But this -- the restaurants remain closed. There are no outdoor tables here. Restaurants open for takeaway food only. Stores open by appointment only.

I went to a hardware store, had to make an appointment. These are the kinds of things that Madrid and Barcelona are going to have to wait on a little bit longer. The whole point is to try to make sure there's not a second wave, that people keep their social distancing and Spain keeps going forward slowly rather than fall backward quickly -- Natalie.

ALLEN: Making an appointment makes sense. No one wants to go back. Hopefully they'll take the precautions. Al Goodman in Madrid, thanks.

Brazil has reached a dire marker in the pandemic. The country's health ministry reports 10,000 people have died from the virus. The ministry recorded 10,000 new cases between Friday and Saturday, bringing the nationwide total to more than 150,000 people infected.

Brazil is the only country in Latin America with more than 100,000 known cases. According to Johns Hopkins University, Peru, Chile, Colombia and Ecuador all have more than 10,000 each. Guayaquil may not be a household name but Ecuador's second largest

city has lived through one of the most horrific local outbreaks of the coronavirus anywhere in the world. A CNN analysis shows the virus death toll there could be 17 times higher than official data suggests.

And that staggering death toll has ravaged a city roughly the size of Chicago. CNN's Matt Rivers spoke with one young man about how he lost his father to the disease and the morgue lost his father's remains. The video is graphic and difficult to watch but we choose to air it because it is the stark reality of the outbreak. Here is our story.

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MATT RIVERS, CNN CORRESPONDENT (voice-over): These are bodies, piled in open shipping containers outside a hospital in Guayaquil, Ecuador, the country's second largest city.

The person who shot this video shared it with CNN and if just watching the video is difficult, imagine going through those containers in person, looking for your dad's body. That's what Arturo Ramos says he had to do.

ARTURO RAMOS, BEREAVED SON: One on top of each other, one crossing each other. It is really devastating.

RIVERS (voice-over): On March 31st, his dad, Flavio, could not breathe. After being turned away at 10 different hospitals because they were full, Ramos says that his dad was finally admitted at the 11th. Flavio was placed in a wheelchair like this one and taken to a room with no bed. There were two dead bodies already inside.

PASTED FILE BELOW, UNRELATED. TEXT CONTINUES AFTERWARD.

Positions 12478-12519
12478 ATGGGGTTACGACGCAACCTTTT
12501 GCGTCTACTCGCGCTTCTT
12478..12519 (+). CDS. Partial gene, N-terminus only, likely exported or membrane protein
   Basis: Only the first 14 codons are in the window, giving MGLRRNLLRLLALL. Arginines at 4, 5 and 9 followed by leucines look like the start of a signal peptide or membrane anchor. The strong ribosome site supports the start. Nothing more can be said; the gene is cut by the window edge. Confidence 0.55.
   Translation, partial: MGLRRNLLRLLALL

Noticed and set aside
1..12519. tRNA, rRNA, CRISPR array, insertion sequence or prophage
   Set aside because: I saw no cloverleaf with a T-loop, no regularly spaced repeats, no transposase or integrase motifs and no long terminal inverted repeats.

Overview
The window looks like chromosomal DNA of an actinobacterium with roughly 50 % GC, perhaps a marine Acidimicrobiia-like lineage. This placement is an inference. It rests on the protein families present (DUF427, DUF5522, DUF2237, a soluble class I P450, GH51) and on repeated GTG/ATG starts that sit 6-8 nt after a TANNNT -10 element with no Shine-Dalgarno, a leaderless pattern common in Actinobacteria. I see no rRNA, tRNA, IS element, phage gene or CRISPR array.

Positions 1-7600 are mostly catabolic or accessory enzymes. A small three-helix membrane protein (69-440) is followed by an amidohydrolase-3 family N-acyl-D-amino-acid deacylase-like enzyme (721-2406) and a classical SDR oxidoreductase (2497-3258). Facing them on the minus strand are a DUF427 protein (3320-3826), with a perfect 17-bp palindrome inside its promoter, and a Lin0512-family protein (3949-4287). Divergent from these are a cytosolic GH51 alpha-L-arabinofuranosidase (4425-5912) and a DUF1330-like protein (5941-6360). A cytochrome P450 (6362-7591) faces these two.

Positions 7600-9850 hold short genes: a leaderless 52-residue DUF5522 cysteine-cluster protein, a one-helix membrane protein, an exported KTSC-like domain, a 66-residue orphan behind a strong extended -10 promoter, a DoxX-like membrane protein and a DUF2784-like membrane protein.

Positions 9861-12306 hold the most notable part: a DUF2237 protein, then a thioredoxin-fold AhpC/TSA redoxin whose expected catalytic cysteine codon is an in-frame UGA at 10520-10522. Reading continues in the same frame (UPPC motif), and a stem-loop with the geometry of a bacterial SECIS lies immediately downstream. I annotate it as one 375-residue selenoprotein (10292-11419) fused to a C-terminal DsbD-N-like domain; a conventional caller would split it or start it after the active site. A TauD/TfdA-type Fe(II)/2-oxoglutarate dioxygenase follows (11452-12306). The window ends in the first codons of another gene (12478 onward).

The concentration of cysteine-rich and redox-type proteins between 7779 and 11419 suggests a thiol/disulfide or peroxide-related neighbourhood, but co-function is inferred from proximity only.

RAMOS: It was like the worst. It was like the worst. There was a lot of people dying and no one was taking care of them.

RIVERS (voice-over): Flavio died the next day. On his death certificate it says he died of acute respiratory failure, likely due to COVID-19.

But like so many others in Guayaquil, Flavio was never tested because the health care system has all but collapsed. The hospital would not comment on his case. But CNN has spoken to multiple doctors, who say that in March and April, hospitals citywide buckled under the weight of the pandemic.

Their facilities were overwhelmed almost immediately after the outbreak began, doomed by a lack of staff and supplies. The 3 doctors we spoke to suggested that dozens of patients simply died in their cars outside of hospitals, waiting for treatment.

In this video, obtained by CNN, a man dead in his car was pulled out and laid in a hospital parking lot by his family, the group simply unsure what to do next. The federal government has apologized for its pandemic response and, stating the obvious, said they were not ready for an outbreak with a staggering death toll.

In March and April combined, 2018-2019, an average 2,799 people died in Guayaquil. Experts say that's about what you would expect. But this year, that number spiked to at least 12,350. Of those, the government confirmed just 533 were due to COVID-19.

So what explains the fact that thousands more died over the same 2 month period this year?

RIVERS: There is no doubt that the additional thousands and thousands of deaths are COVID related.

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DR. ESTEBAN ORTIZ-PRADO, EPIDEMIOLOGIST: Totally. For me, they are COVID unless proven otherwise.

RIVERS (voice-over): Three epidemiologists told CNN Guayaquil's actual COVID-19 related death toll could be higher than 9,000. The government has acknowledged the virus death toll is far higher than what they officially report but they say its lack of ability to test more means that we will never know the exact figure.

When Arturo Ramos went to collect his father's remains, hospital officials could not find them. He says that he had to search on his own both in the morgue and in these shipping containers and after 5 days of looking through hundreds of bodies, he says that he never found his dad.

RAMOS: I could not go anymore. Mentally, I was not 100 percent.

RIVERS (voice-over): The government did not respond when asked about Flavio Ramos or the shipping containers but say many families are still missing dead loved ones. Last month, the attorney general launched an investigation into the mismanagement of remains at hospital morgues.